Panama in Black is well-organized, presents convincing arguments that connect Panama—an understudied Caribbean region—to Diaspora Studies in general, and makes use of diverse primary sources, including photographs, personal and press writings, and oral interviews. Corinealdi also attends to gender issues and class differences in a way that honors the political and social contributions of Black Panamanian women to the nation and community. The Gordon K. and Sybil Lewis Book Award Committee was therefore unanimous in awarding this fine book a 2023 honorable mention.

Las ciudades del deseoLas ciudades del deseo: Las políticas de género, sexualidad y espacio urbano en el Caribe hispano.
Elena Valdez.
Purdue University Press, 2022

In Las ciudades del deseo: Las políticas de género, sexualidad y espacio urbano en el Caribe hispano, Elena Valdez analyzes contemporary narrative texts (2000-2010) to explore the intersections of urban space, sexuality, and nationalism in Cuba, Puerto Rico, and the Dominican Republic, tracing the role of literature in making visible the demands and desires of queer subjectivities in relation to urban spaces in the Hispanophone Caribbean. Valdez’s textual analysis illustrates the city as a battleground against hegemonic, heteronormative political projects of the nation-state through the ways that queer subjectivities express disenchantment with unfulfilled promises while undoing foundational nation-building myths of whiteness, coloniality, and heteropatriarchy in the region. Reading texts for ambiguities, silences, and invisibilities, Valdez strives to reveal the instability and unrepresentability of queer desire as it combats, transforms, and subverts normative discourses of politics and identity.


GKSL Exceptional Press Recognition Award 2023:

University of the West Indies Press logoUniversity of the West Indies Press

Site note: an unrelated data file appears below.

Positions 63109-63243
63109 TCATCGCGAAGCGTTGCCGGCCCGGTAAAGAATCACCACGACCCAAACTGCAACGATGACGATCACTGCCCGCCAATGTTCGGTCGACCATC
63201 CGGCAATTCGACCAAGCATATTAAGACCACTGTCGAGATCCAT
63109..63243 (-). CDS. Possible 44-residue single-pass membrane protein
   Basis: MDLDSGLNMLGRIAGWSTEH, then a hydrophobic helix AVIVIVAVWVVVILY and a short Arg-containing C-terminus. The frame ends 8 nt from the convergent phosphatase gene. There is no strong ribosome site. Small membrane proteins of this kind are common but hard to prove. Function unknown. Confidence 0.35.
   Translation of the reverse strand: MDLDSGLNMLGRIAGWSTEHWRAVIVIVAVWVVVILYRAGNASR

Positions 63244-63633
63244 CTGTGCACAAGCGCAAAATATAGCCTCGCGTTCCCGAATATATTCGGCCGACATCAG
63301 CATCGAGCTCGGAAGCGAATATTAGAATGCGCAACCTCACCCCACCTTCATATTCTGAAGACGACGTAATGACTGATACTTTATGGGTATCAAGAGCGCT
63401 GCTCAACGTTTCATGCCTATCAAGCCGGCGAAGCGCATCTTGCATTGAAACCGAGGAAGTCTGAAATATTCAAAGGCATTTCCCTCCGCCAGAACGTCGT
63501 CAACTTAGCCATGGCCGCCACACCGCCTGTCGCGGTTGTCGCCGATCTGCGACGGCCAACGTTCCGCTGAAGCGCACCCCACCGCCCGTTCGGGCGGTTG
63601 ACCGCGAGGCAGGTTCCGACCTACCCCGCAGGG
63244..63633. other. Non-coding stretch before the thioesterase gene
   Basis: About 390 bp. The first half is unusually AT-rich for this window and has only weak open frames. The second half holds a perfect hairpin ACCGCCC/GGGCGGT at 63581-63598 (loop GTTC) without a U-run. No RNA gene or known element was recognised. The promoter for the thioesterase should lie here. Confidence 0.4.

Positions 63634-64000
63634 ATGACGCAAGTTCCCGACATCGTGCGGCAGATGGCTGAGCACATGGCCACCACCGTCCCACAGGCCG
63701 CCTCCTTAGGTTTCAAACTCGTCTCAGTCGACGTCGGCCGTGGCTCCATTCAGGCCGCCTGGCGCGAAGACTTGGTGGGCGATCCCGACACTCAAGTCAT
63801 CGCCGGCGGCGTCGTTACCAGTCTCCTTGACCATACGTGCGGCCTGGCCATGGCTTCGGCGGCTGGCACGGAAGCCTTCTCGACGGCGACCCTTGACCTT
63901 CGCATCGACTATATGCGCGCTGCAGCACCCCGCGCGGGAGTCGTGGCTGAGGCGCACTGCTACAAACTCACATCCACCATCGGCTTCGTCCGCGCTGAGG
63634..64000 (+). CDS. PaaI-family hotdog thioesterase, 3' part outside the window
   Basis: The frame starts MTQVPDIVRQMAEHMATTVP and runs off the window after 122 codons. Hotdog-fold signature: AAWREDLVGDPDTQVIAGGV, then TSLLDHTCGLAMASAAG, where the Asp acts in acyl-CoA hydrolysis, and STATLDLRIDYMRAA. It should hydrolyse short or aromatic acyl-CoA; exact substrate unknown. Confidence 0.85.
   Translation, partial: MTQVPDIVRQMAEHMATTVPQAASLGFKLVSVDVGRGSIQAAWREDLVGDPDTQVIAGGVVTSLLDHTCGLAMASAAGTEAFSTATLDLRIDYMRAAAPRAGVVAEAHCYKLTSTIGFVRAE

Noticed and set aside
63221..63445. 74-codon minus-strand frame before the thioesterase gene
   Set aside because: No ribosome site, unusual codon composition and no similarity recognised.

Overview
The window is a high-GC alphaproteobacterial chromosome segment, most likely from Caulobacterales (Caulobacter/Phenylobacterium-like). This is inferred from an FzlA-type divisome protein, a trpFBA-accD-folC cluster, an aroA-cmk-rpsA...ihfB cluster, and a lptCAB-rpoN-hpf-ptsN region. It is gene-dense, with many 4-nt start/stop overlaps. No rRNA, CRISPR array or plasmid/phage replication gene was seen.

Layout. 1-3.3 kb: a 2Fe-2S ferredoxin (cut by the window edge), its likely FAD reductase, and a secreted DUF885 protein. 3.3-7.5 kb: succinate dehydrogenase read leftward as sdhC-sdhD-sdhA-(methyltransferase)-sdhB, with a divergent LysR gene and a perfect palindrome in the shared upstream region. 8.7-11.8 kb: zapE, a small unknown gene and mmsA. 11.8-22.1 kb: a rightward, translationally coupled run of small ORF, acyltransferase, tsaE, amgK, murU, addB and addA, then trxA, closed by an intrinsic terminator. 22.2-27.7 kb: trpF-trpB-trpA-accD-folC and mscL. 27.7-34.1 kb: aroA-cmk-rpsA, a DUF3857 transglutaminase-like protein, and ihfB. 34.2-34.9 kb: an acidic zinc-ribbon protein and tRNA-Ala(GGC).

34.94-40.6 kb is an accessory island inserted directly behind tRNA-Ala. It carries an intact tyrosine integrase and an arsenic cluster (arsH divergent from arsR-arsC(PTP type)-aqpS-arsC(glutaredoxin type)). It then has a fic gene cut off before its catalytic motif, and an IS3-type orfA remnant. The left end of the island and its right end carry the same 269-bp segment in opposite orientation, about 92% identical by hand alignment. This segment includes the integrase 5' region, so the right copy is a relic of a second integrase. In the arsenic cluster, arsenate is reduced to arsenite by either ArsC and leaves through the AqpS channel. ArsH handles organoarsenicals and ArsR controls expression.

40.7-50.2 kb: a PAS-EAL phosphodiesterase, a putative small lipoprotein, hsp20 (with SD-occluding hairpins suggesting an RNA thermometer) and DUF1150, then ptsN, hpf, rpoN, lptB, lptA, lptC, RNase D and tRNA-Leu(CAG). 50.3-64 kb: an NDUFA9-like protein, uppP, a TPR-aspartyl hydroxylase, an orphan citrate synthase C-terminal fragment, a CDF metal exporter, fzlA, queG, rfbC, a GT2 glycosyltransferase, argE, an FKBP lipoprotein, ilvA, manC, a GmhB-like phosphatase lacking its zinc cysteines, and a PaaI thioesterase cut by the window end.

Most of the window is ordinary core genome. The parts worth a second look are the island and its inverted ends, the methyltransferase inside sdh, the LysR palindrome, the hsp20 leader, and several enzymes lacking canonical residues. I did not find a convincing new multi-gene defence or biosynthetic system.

This year, the University of the West Indies Press presented fourteen books, more than ever before, for the Gordon K. and Sybil Lewis Book Award. Many of the entries were remarkable. Together the books present a comprehensive snapshot of the diverse and innovative qualitative and quantitative work being done by scholars in the Anglophone Caribbean in the humanities and social sciences. The University of the West Indies Press stands out for promoting carefully edited volumes with serious scholarly work not just this year, but in the last few decades. The Committee of the Gordon K. and Sybil Award wishes to bring this continuous effort to the consideration of the Caribbean Studies Association community, and has therefore created this Exceptional Press Recognition Award for 2023.

Several texts stood out among this year’s University of the West Indies Press entries. The committee is particularly struck by the innovativeness and detailed analysis off two texts on Jamaica: Alexander Bedward, the Prophet of August Town: Race, Religion, and Colonialism, by Dave St Aubyn Gosse, and World War II Camps in Jamaica: Evacuees, Refugees, Interness, Prisoners of War, by Suzanne Francis-Brown. The UWI Press book that shares the GKSL Award this year, The Blackest Thing in Slavery Was Not the Black Man: The Last Testament of Eric Williams, a volume of the writings of the late Caribbean and Trinidadian statesman edited by Brinsley Samaroo is both a trenchant study of Caribbean colonization and an important historical document in its own right. These books point to the key sociopolitical function of Caribbean religious communities, the impact of international politics, and the place of Caribbean regional philosophy within the global world.

The Gordon K. and Sybil Lewis Book Award Committee also appreciates the attention paid to ongoing challenges faced by educational systems in the Anglophone Caribbean as documented in four more University of the West Indies Press books, and recognizes another text on CARICOM and Caribbean integration that clarifies the efforts of the Caribbean communities to develop regional economic and social politics.

We congratulate the University of the West Indies Press on their achievements and contributions to knowledge on behalf of the Caribbean community. We hope that this Exceptional Press Recognition Award from the Caribbean Studies Association serves as an important testament to the work and impact of the Press in and outside of the Caribbean.